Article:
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The Arabic alphabet is made up of 28 letters, all consonants. Just as in English, there are different styles to the formation of the letters, but the styling is generally consistent.
While it may look intimidating at first, getting a handle on Arabic letters is actually fairly simple, as there are many similarities to English letter forms. One of the trickier parts of learning the alphabet, however, is that these letters may change form depending upon their placement in the word. Generally, each letter in Arabic has four forms depending on the position of the letter in the word: final form, medial form, initial form, and detached form.
Arabic is a stressed language and, while there are a few diacritic marks to guide pronunciation, they aren’t used consistently. While Arabic does share similar sounds with English, there are also a few sounds in Arabic that don’t exist at all in other languages. Some hard consonants sound decidedly throatier or raspier than their English counterparts and vowel sounds may be held twice as long depending on their placement in the word being pronounced. There are also voiced and voiceless consonants, which may be tricky to get the hang of at first and involve whether or not you hold the sound in your throat or make it primarily in your mouth.
With Rosetta Stone’s immersive approach, you’ll learn the language, not just the words. What makes Rosetta Stone effective is that we prepare you to use your new language in your everyday life. So it’s not just about the features, but what you’re able to do because of them. That way, you’ll be ready to handle any situation with ease and confidence.
Like many languages, Arabic is considered to be quite difficult to learn by westerners. Although Modern Standard Arabic is in great demand, many have hesitated to learn it because of the perception that it is just too challenging for foreigners. We want you to know that this is not the case. With the right approach and a quality language learning program from Rosetta Stone, you can gain the confidence to learn and speak Arabic.
Because Arabic is used across the Middle East, learning to speak Arabic can be extremely important for those who work in government, business, and also for people who want to travel with confidence. But with so many different dialects and varieties of spoken Arabic, where do you begin? We can help.
First, you will need to learn some of the important nuances of Classical Arabic, like the abjad, which is a system in which the different letters, specifically consonants, represent numbers. Before the numerals of the modern standard version of Arabic were developed in the 19th century, the abjad system was used to represent numerals. Today, abjad is often used in outlines and lists, as a shorthand.
In addition to the nuances of individual letters and numbers, Arabic grammar has some curious quirks, such as dropping vowels from words. Further, the order of words is a bit more flexible than it is in other languages. That said, it is important to note that Arabic is a VSO language, which means that very often the verb (or a nominal element) proceeds the subject or object in a sentence. This is why it is important to learn phrases in context, anod not simply rely on strict grammatical rules to determine sentence order.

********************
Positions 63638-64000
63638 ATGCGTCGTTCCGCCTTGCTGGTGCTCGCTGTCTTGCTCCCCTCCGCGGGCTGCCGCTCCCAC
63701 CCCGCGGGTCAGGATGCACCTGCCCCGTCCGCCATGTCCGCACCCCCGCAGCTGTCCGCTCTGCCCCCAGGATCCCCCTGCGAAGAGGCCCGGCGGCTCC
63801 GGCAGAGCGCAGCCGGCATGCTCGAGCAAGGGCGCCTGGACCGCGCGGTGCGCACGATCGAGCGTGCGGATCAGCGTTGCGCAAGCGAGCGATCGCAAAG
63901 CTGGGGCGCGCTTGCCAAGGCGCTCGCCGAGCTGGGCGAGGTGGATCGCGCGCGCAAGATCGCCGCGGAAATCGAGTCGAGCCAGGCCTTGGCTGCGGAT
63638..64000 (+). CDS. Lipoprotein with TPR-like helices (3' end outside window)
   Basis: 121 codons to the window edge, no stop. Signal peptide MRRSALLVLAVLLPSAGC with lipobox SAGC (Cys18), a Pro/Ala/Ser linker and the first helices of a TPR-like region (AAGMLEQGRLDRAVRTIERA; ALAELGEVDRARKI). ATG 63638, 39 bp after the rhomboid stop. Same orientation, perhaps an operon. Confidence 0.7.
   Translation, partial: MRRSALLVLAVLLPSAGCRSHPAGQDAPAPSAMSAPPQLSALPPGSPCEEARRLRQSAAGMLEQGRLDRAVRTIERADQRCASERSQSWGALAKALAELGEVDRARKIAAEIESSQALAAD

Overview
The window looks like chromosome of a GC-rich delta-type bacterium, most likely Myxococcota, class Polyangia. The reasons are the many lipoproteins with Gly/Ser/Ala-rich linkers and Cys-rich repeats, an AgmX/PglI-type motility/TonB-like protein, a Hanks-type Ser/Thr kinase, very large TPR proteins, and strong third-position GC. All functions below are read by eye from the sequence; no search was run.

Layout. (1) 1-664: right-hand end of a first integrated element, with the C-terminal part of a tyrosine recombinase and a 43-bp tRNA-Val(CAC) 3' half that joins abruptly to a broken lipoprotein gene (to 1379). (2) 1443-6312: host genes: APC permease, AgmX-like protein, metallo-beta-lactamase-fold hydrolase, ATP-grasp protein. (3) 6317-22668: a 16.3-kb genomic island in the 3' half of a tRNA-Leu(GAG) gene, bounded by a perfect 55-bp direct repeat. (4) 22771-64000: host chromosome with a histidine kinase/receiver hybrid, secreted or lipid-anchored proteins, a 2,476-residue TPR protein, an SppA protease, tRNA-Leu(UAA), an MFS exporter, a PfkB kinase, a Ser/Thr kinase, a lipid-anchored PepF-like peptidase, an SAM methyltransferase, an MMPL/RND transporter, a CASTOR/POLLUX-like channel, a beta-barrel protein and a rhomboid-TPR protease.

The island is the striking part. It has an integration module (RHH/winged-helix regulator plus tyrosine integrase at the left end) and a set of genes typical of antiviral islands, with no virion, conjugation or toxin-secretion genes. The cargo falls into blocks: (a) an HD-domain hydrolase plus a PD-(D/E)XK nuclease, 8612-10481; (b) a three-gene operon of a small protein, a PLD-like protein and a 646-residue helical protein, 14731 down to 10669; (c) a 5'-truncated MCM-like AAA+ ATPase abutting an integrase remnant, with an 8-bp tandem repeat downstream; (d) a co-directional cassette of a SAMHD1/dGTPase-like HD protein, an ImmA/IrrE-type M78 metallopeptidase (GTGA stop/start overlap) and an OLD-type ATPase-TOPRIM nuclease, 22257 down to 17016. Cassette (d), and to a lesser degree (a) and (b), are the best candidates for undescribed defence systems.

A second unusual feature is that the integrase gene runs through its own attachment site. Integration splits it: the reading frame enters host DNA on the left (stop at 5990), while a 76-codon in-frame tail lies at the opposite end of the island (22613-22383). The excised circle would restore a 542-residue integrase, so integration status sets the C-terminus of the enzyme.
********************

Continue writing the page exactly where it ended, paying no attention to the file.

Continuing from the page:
Rosetta Stone concentrates on teaching Modern Standard Arabic, which is the official written and spoken language in over 25 countries. And because pronunciation can be one of the most challenging aspects of learning Arabic, a patented speech-recognition engine called TruAccent is used in every Arabic language lesson. TruAccent compares your voice to that of native and non-native Arabic speakers, and provides feedback so you can quickly improve your ability to speak and understand Arabic. TruAccent can be a powerful tool in helping you learn to understand, as well as to be understood, in Arabic.
Once beginning learners have the basic building blocks of speaking Arabic, they can move on to the longer phrases that are the fundamentals of conversation. Rosetta Stone’s 10-minute lessons are built according to this approach, always structuring vocabulary acquisition in context with real-world situations and resulting in an ability to speak Arabic with confidence.
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Surround yourself with whenever, wherever with the Rosetta Stone app.
Download a unit and knock it out on the train or a flight. Select a 5-10 minute lesson and sneak it in while you wait in line or for your ride to show up. And explore dynamic features, like Seek and Speak, where you can point at an object in the real world and get a translation.
The best part? You don’t have to choose between app or desktop. Both come with your subscription and sync, so you can switch between devices seamlessly.